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When the youth group from the First Church of the Nazarene in Spokane, Wash., flew out of Juneau early this morning, its members left behind medical supplies, toiletries, vanloads of food and a small storage building.
The items went to the Glory Hole, a dining hall and homeless shelter downtown run by a coalition of local church groups. The 26 high school students, college-age youths and adult advisers spent a week in Juneau on a "witness and work" trip that combined community service, a little sightseeing and God's word.
Youth pastor James Taylor, who grew up in Juneau, floated the idea of a trip to Alaska after visiting with the Glory Hole about ways the church could help.
"We were looking for a project that was little different and contacted several places," Taylor said. "It was a lot of fun. Hopefully, it's stuff they need."
The church group distributed 1,000 fliers, minus the one that became a paper airplane, in Douglas and the Mendenhall Valley last week, asking for donations of food. Group members then went door-to-door to collect items for the Glory Hole.
"It was fun. The weather was gorgeous," said 18-year-old Jenelle Bofus.
While whale watching was one highlight of the trip, Nick Dotson, 21, said his favorite part was the "work and witness" element.
"The best part was seeing the community get involved, how responsive they were to the food drive and how happy they were to give," he said.
The work started long before the group arrived in Juneau. Participants brought suitcases of clothing, 250 bags of toiletries and medical supplies with them. Each young person raised $750 to make the trip. For one fund-raising project, group members lived in cardboard boxes for a weekend, taking pledges for each hour spent outside their church.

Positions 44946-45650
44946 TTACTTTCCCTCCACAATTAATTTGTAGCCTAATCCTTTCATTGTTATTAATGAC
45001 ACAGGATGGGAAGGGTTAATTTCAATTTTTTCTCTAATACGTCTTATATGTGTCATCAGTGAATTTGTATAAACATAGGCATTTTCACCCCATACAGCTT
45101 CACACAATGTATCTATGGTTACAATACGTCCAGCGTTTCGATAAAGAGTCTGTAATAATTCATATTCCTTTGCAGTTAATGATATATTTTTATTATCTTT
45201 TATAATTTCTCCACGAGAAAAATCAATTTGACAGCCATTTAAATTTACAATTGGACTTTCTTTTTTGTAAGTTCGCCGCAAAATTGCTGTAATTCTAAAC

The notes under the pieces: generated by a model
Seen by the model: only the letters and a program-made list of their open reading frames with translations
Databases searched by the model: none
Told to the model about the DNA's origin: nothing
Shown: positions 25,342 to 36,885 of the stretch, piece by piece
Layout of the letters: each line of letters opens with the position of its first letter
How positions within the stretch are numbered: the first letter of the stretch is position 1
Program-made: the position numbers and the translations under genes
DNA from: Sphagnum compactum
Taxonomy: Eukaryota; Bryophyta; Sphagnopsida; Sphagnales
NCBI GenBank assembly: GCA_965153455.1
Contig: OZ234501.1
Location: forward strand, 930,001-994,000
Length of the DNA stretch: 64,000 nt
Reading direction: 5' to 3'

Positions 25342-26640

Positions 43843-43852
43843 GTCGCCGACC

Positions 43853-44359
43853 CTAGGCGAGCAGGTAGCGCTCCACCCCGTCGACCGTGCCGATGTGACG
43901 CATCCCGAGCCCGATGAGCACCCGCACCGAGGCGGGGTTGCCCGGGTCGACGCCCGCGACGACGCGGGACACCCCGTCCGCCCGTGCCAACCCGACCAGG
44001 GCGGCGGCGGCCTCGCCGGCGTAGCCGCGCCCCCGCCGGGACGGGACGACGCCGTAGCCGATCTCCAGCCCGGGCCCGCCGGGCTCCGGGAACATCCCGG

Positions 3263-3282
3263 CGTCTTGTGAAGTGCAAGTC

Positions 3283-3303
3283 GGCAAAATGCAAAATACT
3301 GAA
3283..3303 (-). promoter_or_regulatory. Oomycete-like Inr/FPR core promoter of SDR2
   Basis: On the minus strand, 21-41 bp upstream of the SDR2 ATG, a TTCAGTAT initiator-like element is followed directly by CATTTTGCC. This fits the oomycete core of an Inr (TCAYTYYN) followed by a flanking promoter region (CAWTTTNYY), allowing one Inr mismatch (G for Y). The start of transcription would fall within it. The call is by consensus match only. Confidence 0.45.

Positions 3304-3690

"Our church totally did an awesome job sponsoring us," 19-year-old Jillian Crisler said. "A lot of work went into it. We're here to witness God's love to everyone."
Such trips are not unusual for the youth group, which has traveled to Mexico to volunteer in the past. The church's junior high youth group is spending time at the Wind River Indian Reservation in Wyoming this summer, taking part in a similar project, Taylor said.
The Glory Hole has received help from groups in the past, but has never seen this much assistance from one group at one time, said Executive Director Joan Decker. The kitchen's supply of canned goods was depleted before the church group arrived, but the food drive likely will keep it stocked with nonperishable items until the holidays, she said.
"It's a very unusual group. We're very impressed," she said. "It shows what young people can do if they're guided in the right direction ... It really floored us."
A new building the group built behind the Glory Hole will be used to store tools, Decker said. The wooden structure was built by the church group under the supervision of Spokane contractor Jerry Kostelecky, his son Jason and Matt Taylor, brother of the youth pastor. Juneau's Church of the Nazarene donated vans for the food drive and other activities, James Taylor said.
Joanna Markell can be reached at firstname.lastname@example.org.